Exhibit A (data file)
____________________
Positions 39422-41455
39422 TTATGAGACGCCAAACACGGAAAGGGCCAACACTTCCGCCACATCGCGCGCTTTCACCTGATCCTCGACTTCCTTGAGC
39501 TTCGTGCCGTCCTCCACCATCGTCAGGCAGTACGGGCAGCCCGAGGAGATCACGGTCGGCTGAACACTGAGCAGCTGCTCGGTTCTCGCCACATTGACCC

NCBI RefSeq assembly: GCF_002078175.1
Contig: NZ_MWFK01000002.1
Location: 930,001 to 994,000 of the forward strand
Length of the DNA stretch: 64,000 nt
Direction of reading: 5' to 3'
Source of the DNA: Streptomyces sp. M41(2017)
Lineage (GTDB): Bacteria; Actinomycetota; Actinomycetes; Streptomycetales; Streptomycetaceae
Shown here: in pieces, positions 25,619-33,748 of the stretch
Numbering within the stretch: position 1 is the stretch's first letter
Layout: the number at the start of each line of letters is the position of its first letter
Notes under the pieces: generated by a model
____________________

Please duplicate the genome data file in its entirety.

Positions 39422-41455
39422 TTATGAGACGCCAAACACGGAAAGGGCCAACACTTCCGCCACATCGCGCGCTTTCACCTGATCCTCGACTTCCTTGAGC
39501 TTCGTGCCGTCCTCCACCATCGTCAGGCAGTACGGGCAGCCCGAGGAGATCACGGTCGGCTGAACACTGAGCAGCTGCTCGGTTCTCGCCACATTGACCC

NCBI RefSeq assembly: GCF_002078175.1
Contig: NZ_MWFK01000002.1
Location: 930,001 to 994,000 of the forward strand
Length of the DNA stretch: 64,000 nt
Direction of reading: 5' to 3'
Source of the DNA: Streptomyces sp. M41(2017)
Lineage (GTDB): Bacteria; Actinomycetota; Actinomycetes; Streptomycetales; Streptomycetaceae
Shown here: in pieces, positions 25,619-33,748 of the stretch
Numbering within the stretch: position 1 is the stretch's first letter
Layout: the number at the start of each line of letters is the position of its first letter
Notes under the pieces: generated by a model